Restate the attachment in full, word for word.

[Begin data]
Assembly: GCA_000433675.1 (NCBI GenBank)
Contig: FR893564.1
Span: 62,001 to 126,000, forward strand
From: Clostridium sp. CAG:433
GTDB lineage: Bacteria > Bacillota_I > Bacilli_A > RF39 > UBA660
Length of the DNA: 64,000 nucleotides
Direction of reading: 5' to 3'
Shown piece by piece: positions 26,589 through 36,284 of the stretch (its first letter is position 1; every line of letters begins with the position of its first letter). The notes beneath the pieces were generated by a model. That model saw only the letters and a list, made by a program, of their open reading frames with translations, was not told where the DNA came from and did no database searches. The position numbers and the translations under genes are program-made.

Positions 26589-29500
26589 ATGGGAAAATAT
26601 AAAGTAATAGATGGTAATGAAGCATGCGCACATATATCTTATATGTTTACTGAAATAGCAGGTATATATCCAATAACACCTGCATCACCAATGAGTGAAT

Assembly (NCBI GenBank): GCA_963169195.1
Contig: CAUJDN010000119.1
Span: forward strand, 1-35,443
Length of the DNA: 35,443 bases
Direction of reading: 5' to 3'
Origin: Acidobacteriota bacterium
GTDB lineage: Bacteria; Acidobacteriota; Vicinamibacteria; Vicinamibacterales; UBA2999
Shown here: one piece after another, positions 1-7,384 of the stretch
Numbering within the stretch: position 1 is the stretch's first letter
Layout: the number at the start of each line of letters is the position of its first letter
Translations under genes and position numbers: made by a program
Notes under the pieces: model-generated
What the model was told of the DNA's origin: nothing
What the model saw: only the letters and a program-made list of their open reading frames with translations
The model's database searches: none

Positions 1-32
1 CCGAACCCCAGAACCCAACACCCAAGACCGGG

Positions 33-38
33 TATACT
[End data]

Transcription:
Assembly: GCA_000433675.1 (NCBI GenBank)
Contig: FR893564.1
Span: 62,001 to 126,000, forward strand
From: Clostridium sp. CAG:433
GTDB lineage: Bacteria > Bacillota_I > Bacilli_A > RF39 > UBA660
Length of the DNA: 64,000 nucleotides
Direction of reading: 5' to 3'
Shown piece by piece: positions 26,589 through 36,284 of the stretch (its first letter is position 1; every line of letters begins with the position of its first letter). The notes beneath the pieces were generated by a model. That model saw only the letters and a list, made by a program, of their open reading frames with translations, was not told where the DNA came from and did no database searches. The position numbers and the translations under genes are program-made.

Positions 26589-29500
26589 ATGGGAAAATAT
26601 AAAGTAATAGATGGTAATGAAGCATGCGCACATATATCTTATATGTTTACTGAAATAGCAGGTATATATCCAATAACACCTGCATCACCAATGAGTGAAT

Assembly (NCBI GenBank): GCA_963169195.1
Contig: CAUJDN010000119.1
Span: forward strand, 1-35,443
Length of the DNA: 35,443 bases
Direction of reading: 5' to 3'
Origin: Acidobacteriota bacterium
GTDB lineage: Bacteria; Acidobacteriota; Vicinamibacteria; Vicinamibacterales; UBA2999
Shown here: one piece after another, positions 1-7,384 of the stretch
Numbering within the stretch: position 1 is the stretch's first letter
Layout: the number at the start of each line of letters is the position of its first letter
Translations under genes and position numbers: made by a program
Notes under the pieces: model-generated
What the model was told of the DNA's origin: nothing
What the model saw: only the letters and a program-made list of their open reading frames with translations
The model's database searches: none

Positions 1-32
1 CCGAACCCCAGAACCCAACACCCAAGACCGGG

Positions 33-38
33 TATACT